Feline companions and demography
To the Editor: In A Moveable Feast by Ernest Hemingway, the author goes to visit Gertrude Stein and, sitting downstairs, hears from above the following by Ms Stein: ‘Don’t, pussy. Don’t. Don’t, please don’t. I’ll do everything, pussy, pussy, but please don’t do it. Please don’t. Please don’t, pussy.’ Hemingway immediately leaves, having said to a servant: ‘What a shame.’ Gertrude Stein might have said that to her cat jumping onto a table and walking upon some manuscripts. Admittedly, Hemingway mentioned that he had heard another person speaking too. Looking at portraits of Gertrude Stein and her companion, it is clear they were indeed lesbian; but it was also civil heroism: being well-known figures, they exposed themselves to moralising and mockery for popularising the simple idea that, in the age of upcoming overpopulation, sexual minorities voluntarily remove themselves from the sexual market and child production, which is of significance also for ethnic minorities. It is a well-known fact that ethnic stability of a society is a precondition for its political stability, and that quantitative ethnic transformations can cause social tensions. Therefore, another hypothesis appears to be probable: Ms Stein, being aware of Mr Hemingway’s visit, had played this scene to move him towards writing about it, which he in fact did, to support the belief in her homosexuality. It could be added that potential solutions to the overpopulation problem require a revision of some ethical clichés, e.g. the negative attitude to sexual minorities, although, probably, children and young adults should be protected from their direct influence; and propagation of a novel ethical principle: no population group, whether ethnic or confessional, on a national or on an international scale, should obtain any political or other advantages merely because of its numerical size. On the contrary, those who have had many children should logically live in more confined conditions.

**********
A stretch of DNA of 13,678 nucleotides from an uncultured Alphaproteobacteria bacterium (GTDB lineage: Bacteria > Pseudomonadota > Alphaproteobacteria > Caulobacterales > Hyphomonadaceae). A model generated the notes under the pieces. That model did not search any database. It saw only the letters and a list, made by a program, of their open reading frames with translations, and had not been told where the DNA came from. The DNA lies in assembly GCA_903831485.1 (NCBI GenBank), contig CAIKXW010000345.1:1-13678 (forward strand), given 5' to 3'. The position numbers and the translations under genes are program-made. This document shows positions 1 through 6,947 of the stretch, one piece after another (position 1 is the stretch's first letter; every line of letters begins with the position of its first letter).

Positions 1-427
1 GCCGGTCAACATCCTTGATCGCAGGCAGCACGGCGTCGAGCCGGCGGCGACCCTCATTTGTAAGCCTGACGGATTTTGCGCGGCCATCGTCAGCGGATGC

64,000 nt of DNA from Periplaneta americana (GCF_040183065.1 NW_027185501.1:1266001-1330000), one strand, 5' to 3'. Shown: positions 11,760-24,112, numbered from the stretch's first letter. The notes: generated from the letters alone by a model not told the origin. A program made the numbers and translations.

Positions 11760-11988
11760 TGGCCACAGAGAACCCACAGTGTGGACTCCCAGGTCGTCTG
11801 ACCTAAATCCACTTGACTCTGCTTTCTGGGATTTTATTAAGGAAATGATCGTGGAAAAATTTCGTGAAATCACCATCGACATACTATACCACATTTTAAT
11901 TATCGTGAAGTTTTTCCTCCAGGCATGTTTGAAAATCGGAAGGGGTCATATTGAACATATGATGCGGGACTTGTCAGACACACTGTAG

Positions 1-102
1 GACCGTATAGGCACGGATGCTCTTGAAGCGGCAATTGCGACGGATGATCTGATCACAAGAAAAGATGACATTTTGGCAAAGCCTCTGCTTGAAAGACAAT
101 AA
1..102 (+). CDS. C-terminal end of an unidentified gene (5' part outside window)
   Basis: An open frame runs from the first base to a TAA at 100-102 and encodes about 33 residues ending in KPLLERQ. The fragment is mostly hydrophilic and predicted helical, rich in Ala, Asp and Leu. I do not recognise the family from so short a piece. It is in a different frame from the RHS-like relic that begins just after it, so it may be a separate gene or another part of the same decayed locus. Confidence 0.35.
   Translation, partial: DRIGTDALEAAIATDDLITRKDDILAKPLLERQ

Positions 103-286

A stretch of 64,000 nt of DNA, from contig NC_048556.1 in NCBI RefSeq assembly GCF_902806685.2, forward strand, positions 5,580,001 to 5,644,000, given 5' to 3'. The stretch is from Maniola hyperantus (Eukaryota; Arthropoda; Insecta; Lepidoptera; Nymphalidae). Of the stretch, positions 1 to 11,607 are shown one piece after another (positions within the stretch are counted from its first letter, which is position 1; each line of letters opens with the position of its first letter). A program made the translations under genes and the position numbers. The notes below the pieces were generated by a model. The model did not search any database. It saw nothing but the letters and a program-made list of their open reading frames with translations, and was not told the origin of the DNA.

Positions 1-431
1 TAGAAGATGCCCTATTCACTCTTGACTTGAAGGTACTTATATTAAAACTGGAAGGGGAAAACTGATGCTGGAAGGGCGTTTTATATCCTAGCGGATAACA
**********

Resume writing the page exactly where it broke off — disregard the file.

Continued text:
High fertility was propagandised in the age of global conflicts and the Cold War to replenish military and manpower resources; while birth control and family planning have been obfuscated by conflicting national and international interests, because population growth has sometimes been regarded as a tool helping to achieve sovereignty and economic advance. A concluding point is that globalised mankind should not only eliminate the motives for high fertility, but also protect those who voluntarily abstain from participating in the procreative competition. Cats can help us in this objective. It is written in the epigraph to the editorial1 about dogs: ‘… he renders services that have made him man’s best friend.’ This is true; but if dogs are friends, cats are not only our companions but also children, grandchildren and loved ones (Fig. 1), which is increasingly important in view of demographic problems2 and gender imbalances.3 There is a short essay by Gertrude Stein on a related topic.4
Peoples’ Friendship University of Russia, Moscow, Russia
1. Seggie J. Our canine carers. S Afr Med J 2013;103(3):128-129.
2. Jargin S. Ethical challenges in an age of overpopulation. S Afr Med J 2010;100(11):694.
3. Jargin S. Where have all the flowers gone? S Afr Med J 2011;101(8):494.
4. Stein G. Reflection on the Atomic Bomb. New Haven, USA: Yale Poetry Review, December 1947. http://writing.upenn.edu/~afilreis/88/stein-atom-bomb.html (accessed 1 March 2013).
S Afr Med J 2013;103(6):357. DOI:10.7196/SAMJ.6851
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